A: That is a good question—the authors of The Urantia Book waste no glowing words when describing these rebels as they were before they decided to ignore God. In my opinion, I think they do this just to provide a vivid contrast upon which to view the enormity of their transgressions. They were all high and brilliant beings, capable of so much, and entrusted with so much—and yet, despite their high station, each of them succumbed to the all-too-familiar delusions of ego and self-interest. I find it a fascinating portrayal.
What I come away with is that no one is exempt from God's rule, and no one can expect to escape the repercussions of knowingly and willingly going against God's will, no matter how brilliant they may seem to be. We have a saying: "The bigger they are, the harder they fall." It seems to fit here...
At the same time, the authors also waste no words in describing their shortcomings, or the effects of their planet-changing decisions—on them and on us—and that is quite a contrast as well, when we realize just how far they fell. These once esteemed beings made a big mess for us here, and now, they are fallen so far that their very existence is threatened—by their own choices.
Perhaps another reason that we are told so much about their one-time brilliance is so that we, as mortals, are not tempted to glorify our own egos. By knowing more about how even such elevated beings such as Lucifer, Satan and Caligastia can fall from grace, we may be less tempted to think that we are immune from such folly ourselves—even in our lowly, mortal estate. It is something to think about...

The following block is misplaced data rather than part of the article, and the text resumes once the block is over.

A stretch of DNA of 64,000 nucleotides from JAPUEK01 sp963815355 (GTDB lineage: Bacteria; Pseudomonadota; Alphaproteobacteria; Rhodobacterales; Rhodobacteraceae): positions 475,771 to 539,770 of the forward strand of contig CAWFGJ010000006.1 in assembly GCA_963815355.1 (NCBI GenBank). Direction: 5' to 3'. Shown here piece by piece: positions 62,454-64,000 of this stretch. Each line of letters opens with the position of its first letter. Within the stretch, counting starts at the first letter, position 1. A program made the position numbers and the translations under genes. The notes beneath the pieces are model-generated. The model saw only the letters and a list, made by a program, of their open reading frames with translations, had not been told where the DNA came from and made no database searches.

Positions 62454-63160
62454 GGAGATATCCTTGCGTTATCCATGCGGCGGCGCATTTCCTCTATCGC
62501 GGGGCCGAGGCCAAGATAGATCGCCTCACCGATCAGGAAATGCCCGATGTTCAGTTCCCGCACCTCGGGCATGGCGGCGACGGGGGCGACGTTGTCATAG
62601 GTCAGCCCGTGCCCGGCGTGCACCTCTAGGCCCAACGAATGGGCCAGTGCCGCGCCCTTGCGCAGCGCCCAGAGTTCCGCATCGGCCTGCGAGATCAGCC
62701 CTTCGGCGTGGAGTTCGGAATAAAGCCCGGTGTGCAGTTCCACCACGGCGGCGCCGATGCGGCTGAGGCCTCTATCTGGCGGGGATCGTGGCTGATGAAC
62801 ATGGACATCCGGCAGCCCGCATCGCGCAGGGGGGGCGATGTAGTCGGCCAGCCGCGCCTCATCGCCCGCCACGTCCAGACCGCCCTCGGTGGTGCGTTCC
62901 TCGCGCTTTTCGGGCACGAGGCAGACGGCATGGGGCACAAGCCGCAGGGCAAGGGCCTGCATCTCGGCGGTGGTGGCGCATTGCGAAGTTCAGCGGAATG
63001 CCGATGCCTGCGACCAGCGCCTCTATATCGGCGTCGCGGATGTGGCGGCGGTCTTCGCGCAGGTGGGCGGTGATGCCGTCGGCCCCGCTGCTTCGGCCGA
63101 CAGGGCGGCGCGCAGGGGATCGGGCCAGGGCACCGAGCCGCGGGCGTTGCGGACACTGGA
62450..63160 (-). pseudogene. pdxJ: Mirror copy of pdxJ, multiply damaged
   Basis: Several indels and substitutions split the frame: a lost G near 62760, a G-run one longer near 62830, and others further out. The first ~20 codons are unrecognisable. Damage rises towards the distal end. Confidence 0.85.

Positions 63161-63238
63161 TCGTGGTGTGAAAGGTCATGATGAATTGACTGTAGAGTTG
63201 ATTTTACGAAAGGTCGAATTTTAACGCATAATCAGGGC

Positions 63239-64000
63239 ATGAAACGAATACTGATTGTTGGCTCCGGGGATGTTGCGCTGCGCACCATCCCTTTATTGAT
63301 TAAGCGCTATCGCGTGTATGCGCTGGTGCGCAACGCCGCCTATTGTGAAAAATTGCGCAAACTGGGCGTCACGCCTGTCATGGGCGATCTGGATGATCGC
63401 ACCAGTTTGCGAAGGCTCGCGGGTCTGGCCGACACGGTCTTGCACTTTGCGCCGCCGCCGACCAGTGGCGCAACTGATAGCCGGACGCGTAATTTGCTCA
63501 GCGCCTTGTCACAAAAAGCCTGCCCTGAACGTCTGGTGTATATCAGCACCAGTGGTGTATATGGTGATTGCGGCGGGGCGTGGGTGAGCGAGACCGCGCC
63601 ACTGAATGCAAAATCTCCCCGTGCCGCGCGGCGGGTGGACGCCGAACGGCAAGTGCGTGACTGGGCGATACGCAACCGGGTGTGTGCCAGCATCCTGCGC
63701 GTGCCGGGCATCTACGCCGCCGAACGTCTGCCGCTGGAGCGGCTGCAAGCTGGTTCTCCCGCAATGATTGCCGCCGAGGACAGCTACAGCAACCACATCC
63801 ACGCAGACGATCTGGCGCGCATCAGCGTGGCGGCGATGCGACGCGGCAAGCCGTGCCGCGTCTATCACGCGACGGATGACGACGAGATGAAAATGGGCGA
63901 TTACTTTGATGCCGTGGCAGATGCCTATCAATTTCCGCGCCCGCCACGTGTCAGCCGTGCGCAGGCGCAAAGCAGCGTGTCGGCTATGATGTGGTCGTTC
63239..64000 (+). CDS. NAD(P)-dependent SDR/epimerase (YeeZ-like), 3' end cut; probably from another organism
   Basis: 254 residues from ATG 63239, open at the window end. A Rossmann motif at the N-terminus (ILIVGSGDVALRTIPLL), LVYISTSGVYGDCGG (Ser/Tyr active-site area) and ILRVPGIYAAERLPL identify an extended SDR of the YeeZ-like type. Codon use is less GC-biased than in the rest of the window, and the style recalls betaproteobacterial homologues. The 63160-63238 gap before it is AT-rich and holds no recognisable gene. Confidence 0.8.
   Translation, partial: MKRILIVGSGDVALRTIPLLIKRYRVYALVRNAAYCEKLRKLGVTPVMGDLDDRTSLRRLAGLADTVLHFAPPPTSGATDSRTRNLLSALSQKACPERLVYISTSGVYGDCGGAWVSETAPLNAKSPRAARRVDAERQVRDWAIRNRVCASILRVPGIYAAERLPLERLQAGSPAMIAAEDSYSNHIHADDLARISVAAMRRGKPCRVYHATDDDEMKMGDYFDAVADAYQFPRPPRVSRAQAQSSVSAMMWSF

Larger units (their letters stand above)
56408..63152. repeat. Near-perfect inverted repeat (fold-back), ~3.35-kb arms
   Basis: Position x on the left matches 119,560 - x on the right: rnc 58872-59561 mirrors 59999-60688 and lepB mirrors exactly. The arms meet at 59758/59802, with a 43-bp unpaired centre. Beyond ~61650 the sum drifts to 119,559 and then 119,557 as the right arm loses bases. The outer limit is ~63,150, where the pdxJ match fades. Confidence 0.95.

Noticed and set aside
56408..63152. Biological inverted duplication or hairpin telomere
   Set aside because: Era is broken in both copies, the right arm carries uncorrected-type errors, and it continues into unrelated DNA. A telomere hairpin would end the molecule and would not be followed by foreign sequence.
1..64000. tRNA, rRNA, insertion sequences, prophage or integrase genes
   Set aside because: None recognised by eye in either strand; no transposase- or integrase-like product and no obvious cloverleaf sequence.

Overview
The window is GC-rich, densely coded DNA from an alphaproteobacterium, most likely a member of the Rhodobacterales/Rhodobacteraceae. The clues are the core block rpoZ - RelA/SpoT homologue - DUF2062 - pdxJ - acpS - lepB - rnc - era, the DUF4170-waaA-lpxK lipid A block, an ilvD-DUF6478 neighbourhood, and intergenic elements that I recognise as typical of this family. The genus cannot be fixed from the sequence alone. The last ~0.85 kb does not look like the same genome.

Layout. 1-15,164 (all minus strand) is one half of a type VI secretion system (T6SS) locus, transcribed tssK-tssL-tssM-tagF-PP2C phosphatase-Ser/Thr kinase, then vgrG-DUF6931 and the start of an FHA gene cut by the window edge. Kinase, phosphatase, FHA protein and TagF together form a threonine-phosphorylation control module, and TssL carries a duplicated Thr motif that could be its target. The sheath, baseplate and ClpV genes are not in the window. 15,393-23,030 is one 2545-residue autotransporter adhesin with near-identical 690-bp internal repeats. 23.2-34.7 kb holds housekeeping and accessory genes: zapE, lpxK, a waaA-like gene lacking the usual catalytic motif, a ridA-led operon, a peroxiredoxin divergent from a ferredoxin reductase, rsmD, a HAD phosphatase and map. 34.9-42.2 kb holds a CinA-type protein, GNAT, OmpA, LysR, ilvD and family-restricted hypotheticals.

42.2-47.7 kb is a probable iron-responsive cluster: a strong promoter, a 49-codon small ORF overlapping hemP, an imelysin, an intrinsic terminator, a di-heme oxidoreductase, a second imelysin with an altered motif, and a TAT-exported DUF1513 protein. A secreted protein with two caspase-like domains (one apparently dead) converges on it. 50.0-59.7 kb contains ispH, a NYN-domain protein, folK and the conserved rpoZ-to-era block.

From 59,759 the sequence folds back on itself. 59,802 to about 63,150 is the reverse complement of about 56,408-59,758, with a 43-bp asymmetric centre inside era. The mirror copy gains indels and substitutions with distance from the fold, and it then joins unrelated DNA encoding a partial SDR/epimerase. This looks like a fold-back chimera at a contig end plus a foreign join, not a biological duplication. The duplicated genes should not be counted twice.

I consider the case of Cano a bit differently, as it seems to me that he was something of an unwitting player in Eve's default—indirectly encouraged by the wiles of Caligastia, through Serapatatia. He was deluded, but not as haughty in his transgression of the Father's will as the others, as he seems to have truly thought, like Eve and Serapatatia, that he was doing a good thing. He was impatient for results, like Eve, and he was over-awed by the seeming brilliance of supposedly "higher" beings than himself. In the cases of Lucifer, Satan and Caligastia, their downfall seems to have sprung from their own arrogance, and I fault them as the instigators, preying on innocence to further their aims. We learn no more of Cano following his death, but I like to think that his transgressions have been forgiven.
We can all take a lesson in humility from these stories. We are led to infer that closeness to God, and sincerity of heart is of paramount importance, and that seeking, and doing, the Father's will is always the best course of action, no matter what our limited minds may think.
And we can be sure by these contrasts, that God does not play favorites, or tolerate willing disobedience from any personality . But we also see that God's love, forgiveness and mercy is ever available, even when we have done the wrong thing—another lesson which the rebels have yet to learn, apparently.
Thanks again for this great question. To find out more about the default of Adam and Eve, and the role that Caligastia, Cano, and Serapatatia played, please click HERE "